August 2006

Jason Rotstein


New and Collected Poems: 1964-2006 by Ishmael Reed

There is a politics to rooting for the underdog. And Ishmael Reed knows it. All too well. Throughout a forty-year career of publishing poetry, Reed’s high flagbearing and trunkload of causes has steadily increased, making Reed one very public figure and contributing to a prolific of mass writing in poetry, fiction, non-fiction and plays.

But for Ishmael Reed in 2006, a man who in the last ten years has been labelled a misogynist, misanthrope and a sadist, history has turned the tables. Today, Mr. Reed fittingly bears the title of underdog in his own right -- as if this was a fate destined to him all along. With the publication of Ishmael Reed’s New and Collected Poems 1964-2006 coming after New and Collected Poems of 1988, Reed still has something to prove; and I believe that is the way he likes it best.

I say there is a politics to liking Ishmael Reed, for Reed is not a poet who overwhelms a reader with a patient technical craftsman; neither is he a sympathetic lover of his audience. He is, instead, apt to shock; none of his poetry speaks for its own aesthetic merits or pretensions. All of Reed’s poetry has a purpose, something to say, even if what it has to say is not righteous or self-righteous. From the first poem “The Ghost in Birmingham” in his first collection Conjure, Reed introduces us to a new poetic voice: “the Black Caligula, who performs a strip tease of the psyche.”

Like many poets who appreciate the attention and recognition of an audience, Reed is especially attuned and concerned with an authentic narrative voice. His most cited poem “Beware: Do Not Read This Poem,” -- “one of the approximately  20 poems that teachers and librarians have identified as the most frequently studied in literature courses,” reads his bio -- endorses a poetry that is accessible and yet indefinable. This is Reed’s own clever trick that will keep us reciting stanzas like this one for some time to come:

tonite, thriller was
abt an ol woman, so vain she
surrounded her self w/
            many mirrors  

While many of his “innovations” in poetry seem merely for the sake of experimentation or risk-taking, it is right to credit him with enlarging the landscape of poetry, especially for the African-American writer. The best illustration of Reed’s motivation in this regard is the poem “What You Mean I Can’t Irony?”:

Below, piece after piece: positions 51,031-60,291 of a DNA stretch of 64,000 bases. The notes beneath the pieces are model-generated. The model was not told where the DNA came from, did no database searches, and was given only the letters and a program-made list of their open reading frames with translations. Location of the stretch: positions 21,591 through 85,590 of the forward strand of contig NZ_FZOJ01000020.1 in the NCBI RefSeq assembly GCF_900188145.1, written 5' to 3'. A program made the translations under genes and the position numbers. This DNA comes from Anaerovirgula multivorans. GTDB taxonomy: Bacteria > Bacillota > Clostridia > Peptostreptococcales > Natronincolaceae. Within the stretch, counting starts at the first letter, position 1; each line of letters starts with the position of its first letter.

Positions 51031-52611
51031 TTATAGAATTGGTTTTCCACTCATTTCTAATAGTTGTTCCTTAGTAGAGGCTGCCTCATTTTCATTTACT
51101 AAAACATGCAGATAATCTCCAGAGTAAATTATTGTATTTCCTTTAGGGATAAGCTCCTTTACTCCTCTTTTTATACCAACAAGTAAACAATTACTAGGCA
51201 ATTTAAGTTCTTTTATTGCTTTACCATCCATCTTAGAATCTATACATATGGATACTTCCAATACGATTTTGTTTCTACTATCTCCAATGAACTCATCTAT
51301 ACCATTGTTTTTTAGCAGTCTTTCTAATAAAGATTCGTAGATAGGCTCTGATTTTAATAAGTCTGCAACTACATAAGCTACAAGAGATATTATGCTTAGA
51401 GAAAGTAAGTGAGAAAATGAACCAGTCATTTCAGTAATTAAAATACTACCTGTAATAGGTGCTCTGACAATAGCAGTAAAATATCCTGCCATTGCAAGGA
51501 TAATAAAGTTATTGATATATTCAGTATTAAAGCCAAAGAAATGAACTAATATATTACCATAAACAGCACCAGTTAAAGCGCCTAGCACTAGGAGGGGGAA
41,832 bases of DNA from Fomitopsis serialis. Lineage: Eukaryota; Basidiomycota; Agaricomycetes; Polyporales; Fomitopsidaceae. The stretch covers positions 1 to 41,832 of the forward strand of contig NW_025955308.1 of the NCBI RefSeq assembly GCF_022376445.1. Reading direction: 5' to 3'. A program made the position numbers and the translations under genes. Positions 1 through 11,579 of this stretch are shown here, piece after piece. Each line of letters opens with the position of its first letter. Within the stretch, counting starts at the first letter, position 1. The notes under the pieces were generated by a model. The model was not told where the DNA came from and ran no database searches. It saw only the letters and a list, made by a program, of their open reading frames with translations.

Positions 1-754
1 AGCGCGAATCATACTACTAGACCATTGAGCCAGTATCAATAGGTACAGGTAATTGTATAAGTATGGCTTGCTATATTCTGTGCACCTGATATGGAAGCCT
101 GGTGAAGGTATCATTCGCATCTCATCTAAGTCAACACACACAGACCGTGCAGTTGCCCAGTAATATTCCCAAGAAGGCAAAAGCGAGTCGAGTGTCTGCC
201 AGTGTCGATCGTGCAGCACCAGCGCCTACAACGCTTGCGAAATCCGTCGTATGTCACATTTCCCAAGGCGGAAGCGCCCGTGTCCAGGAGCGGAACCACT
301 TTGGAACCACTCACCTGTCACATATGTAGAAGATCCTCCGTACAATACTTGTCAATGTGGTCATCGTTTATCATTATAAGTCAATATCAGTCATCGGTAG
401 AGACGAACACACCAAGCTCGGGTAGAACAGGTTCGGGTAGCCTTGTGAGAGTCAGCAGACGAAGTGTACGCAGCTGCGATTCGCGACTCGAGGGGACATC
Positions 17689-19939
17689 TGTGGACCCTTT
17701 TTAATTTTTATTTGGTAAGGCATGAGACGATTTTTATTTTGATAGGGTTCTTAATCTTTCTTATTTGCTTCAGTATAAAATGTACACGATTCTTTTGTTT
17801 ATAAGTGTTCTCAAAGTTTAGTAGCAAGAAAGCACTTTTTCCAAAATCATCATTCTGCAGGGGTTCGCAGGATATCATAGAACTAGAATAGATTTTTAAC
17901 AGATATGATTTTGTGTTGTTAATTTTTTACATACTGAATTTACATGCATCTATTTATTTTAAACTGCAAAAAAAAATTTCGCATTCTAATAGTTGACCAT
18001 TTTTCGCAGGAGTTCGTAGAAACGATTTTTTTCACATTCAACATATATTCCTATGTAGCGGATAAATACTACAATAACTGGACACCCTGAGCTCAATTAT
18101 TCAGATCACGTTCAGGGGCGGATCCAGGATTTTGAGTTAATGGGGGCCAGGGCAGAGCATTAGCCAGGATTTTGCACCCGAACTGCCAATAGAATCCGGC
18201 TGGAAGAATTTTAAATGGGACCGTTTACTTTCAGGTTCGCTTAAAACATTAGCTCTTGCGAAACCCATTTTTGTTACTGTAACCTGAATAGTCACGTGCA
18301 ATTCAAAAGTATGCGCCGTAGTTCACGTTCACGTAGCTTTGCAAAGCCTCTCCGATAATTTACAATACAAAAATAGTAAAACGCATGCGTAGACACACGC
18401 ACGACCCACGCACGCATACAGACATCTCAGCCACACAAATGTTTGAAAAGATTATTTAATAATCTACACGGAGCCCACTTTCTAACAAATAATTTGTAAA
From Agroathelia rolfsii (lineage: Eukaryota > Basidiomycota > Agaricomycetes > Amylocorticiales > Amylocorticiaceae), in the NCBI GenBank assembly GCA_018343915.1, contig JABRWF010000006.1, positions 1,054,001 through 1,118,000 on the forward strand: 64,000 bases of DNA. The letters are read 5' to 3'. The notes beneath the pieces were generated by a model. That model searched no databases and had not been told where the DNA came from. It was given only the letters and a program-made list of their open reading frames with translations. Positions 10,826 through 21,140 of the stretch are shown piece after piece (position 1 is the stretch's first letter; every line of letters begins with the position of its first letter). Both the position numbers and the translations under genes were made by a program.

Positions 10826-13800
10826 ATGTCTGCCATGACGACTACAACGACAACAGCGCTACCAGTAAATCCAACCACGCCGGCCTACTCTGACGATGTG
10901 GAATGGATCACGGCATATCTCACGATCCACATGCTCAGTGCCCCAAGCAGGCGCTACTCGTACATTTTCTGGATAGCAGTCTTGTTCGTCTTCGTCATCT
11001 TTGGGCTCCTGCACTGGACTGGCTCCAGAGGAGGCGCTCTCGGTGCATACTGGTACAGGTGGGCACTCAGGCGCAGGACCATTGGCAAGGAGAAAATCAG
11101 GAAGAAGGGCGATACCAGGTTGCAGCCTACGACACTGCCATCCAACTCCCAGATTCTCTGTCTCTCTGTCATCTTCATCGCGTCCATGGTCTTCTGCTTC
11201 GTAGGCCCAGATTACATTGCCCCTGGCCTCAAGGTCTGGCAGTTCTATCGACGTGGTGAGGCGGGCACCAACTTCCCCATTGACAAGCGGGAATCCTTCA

A high-yellow lawyer woman
told me I ought to go to
Europe to “broaden your per
spective.” This happened at
a black black cocktail party
an oil portrait, Andrew Carnegie,
smiling down

Reed’s influences are clear: a little Langston Hughes, a little William Carlos Williams, or anyone with the audacity to do otherwise.

Like many poets, however, Reed is subject to age. As we continue onwards in the collection, Reed’s poetry becomes longer, prosier and less restricted to form and measure. This is a common observed phenomenon for many poets: very structured and technical poets do often become freer and more confident in themselves and in their voice as they get older. Oftentimes, this is when poets, even if their first collection was successful as poetry, begin to garner the awards that can make their names. The added freedom can be a great advantage to some poets who have been working in strict forms their whole lives -- the great Sylvia Plath comes to mind: poets who need the freedom to break out and explore broader and at times more personal subject matter. But for a poet as “free” as Reed to begin with the added freedom comes I think at the expense of Reed’s art.

Like Robert Bly, another performative poet who came of age as a poet and published his first collection of poems in the sixties, Reed’s poems become increasingly interested in religion and voodooism and the possible transcendental power of poetry. This move to over to what I would call “shaman-poet” I think diminished what these poets had to offer. In later poems like “Prayer for Earth,” we see a more political Reed, who sees “too clearly,” speaking in a poetic voice that resembles a speech he might deliver at a rally. In the third stanza, he writes:   

You are
Our first class berth
In space
You are stomping ground of the human

Reed is one poet that defies classification. In this his collected book of poems, and perhaps his last and defining collection, we oddly find no index of first-lines, or any index whatsoever. But we know Reed better; we know all too well, Reed is about more than the poetry.

New and Collected Poems: 1964-2006 by Ishmael Reed
Carroll & Graf
ISBN: 0786717882
384 Pages